Combretum sundaicum Miq.

Last updated: 07 May 2015

Scientific Name

Combretum sundaicum Miq.


Combretum oliviforme A.C. Chao, Combretum oliviforme var. yaxianense Y.R. Ling [1]

Vernacular Name

Malaysia Akar chinas [2], gegambir, gambir-gambir, pugar tanah,kait-kait [3]
English Jungle weed [3]
China Lan xing feng che zi [2]
Indonesia Akar gambir­ gambir (Malay); sungsung ayer (West Kaliman­tan); bayit jaha (Lampung, Sumatra) [2][4]
Vietnam Ch[uw]n b[aaf] sun da, tr[aa]m b[aaf]u sun da [2][4].

Geographical Distributions

Combretum sundaicum is distributed from Indo-China, (peninsular) Thailand and Peninsular Malaysia to Sumatra and Borneo. This plant can be found in open bush vegetations and forest margins from sea level up to 250 m altitude. [4]

Botanical Description

C. sundaicum comes from the family of Combretaceae. It is climbing shrub or liana can grow up to 30 m. Its young branches are densely ferruginous-scaly and nearly hairless. [4]

The leaves are arranged opposite, broadly elliptical, measure 6-12(-15) cm x 3-7(-10) cm, rounded or wedge-shaped at base, mostly acuminate at apex, initially densely scaly, with petiole up to 2 cm long and rather slender. [4]

The inflo­rescence is in terminal panicles of head-like spikes or racemes. [4]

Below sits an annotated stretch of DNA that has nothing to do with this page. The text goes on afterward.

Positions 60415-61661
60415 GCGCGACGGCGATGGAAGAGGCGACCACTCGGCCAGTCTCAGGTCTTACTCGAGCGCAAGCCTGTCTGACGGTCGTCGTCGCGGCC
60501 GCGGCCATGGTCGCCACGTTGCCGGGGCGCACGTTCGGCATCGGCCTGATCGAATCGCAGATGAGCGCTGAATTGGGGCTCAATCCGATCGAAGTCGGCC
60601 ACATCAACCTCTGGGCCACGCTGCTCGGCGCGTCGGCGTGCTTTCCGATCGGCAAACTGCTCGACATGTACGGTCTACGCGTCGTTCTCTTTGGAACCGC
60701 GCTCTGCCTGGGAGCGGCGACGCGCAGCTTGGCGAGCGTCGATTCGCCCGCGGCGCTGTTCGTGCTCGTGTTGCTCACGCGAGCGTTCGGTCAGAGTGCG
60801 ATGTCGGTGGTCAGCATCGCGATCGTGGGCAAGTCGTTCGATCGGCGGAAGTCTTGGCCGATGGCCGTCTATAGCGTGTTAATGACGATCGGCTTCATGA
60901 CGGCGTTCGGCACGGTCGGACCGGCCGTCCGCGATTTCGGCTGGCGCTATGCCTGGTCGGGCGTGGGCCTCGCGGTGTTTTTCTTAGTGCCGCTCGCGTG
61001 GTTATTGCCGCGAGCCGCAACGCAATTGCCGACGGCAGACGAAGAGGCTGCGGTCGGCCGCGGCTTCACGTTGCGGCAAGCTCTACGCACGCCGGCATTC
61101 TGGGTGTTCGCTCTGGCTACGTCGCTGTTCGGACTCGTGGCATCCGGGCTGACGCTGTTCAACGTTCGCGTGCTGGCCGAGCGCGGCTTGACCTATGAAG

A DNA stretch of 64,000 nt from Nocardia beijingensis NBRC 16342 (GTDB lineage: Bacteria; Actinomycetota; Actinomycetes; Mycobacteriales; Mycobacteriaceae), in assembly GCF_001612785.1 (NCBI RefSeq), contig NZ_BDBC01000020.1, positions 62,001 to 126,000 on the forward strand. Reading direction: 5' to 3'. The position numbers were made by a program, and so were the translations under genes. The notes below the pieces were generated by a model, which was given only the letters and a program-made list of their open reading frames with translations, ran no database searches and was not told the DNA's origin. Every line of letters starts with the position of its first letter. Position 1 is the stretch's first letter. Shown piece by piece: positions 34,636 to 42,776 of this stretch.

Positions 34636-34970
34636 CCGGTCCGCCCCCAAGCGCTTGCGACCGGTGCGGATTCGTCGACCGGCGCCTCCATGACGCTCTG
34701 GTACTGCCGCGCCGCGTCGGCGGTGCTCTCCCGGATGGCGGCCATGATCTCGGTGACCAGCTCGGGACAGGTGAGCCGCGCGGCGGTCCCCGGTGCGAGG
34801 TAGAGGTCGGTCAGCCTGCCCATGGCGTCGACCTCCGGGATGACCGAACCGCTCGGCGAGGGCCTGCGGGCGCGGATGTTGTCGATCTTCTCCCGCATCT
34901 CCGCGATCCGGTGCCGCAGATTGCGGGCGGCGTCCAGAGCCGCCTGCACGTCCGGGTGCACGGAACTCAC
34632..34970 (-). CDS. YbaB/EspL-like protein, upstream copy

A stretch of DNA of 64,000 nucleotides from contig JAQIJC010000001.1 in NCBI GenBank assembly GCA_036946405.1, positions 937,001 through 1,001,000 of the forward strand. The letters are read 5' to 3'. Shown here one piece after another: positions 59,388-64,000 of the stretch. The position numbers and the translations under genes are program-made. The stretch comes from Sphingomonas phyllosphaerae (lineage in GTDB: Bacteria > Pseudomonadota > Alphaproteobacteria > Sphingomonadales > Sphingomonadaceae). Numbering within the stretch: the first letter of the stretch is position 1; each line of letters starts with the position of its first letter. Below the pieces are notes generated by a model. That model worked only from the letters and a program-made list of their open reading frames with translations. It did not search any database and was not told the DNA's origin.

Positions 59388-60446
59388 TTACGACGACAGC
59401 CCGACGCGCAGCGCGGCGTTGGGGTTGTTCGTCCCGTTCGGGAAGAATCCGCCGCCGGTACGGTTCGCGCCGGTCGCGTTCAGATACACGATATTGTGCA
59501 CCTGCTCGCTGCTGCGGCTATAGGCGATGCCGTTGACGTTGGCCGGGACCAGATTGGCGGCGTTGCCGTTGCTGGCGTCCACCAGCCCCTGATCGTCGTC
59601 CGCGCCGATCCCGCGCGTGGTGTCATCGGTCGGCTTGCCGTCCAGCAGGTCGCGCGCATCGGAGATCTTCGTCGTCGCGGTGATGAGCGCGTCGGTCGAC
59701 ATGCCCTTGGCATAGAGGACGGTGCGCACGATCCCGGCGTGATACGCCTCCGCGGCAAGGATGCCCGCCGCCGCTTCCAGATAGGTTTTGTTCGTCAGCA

The flowers are 4-merous, subsessile and with sparsely pubescent receptacles. The lower receptacle is 3 mm long and densely scaly while the upper receptacle 5 mm long is narrowly tubular and somewhat expanding at the apex. The petals are obovate to suborbicular and greenish white. [4]

The pseudocarp is suborbicular, measures 2.5-3 cm x 2-2.5 cm, with 4 thin flexible wings which are up to 1.5 cm broad. [4]


No documentation

Chemical Constituent

No documentation

Plant Part Used

No documentation

Traditional Use

No documentation

Preclinical Data

No documentation

Clinical Data

No documentation


No documentation

Poisonous Management

No documentation

Line drawing


Figure 1: The line drawing of C. sundaicum Miq.[4]



  1. Combretum sundaicum Miq. [homepage on the Internet]. St. Louis, Missouri: Missouri Botanical Garden; c2015 [cited 2015 May 05]. Available from:
  2. Quattrocchi U. CRC World dictionary of medicinal and poisonous plants: Common names, scientific names, eponyms, synonyms, and etymology (5 Volume set). Boca Raton, Florida: CRC Press; 2012. p. 1080.
  3. Herbal Medicine Research Centre, Institute Medical Research. Compendium of medicinal plants used in Malaysia. Volume 1. Kuala Lumpur: HMRC IMR; 2002. p. 211.
  4. Haron NW. Combretum sundaicum Miq. In: van Valkenburg JLCH, Bunyapraphatsara N, editors. Plant resources of South-East Asia No. 12(2): Medicinal and poisonous plants 2. Leiden, Netherlands: Backhuys Publisher; 2001. p. 180.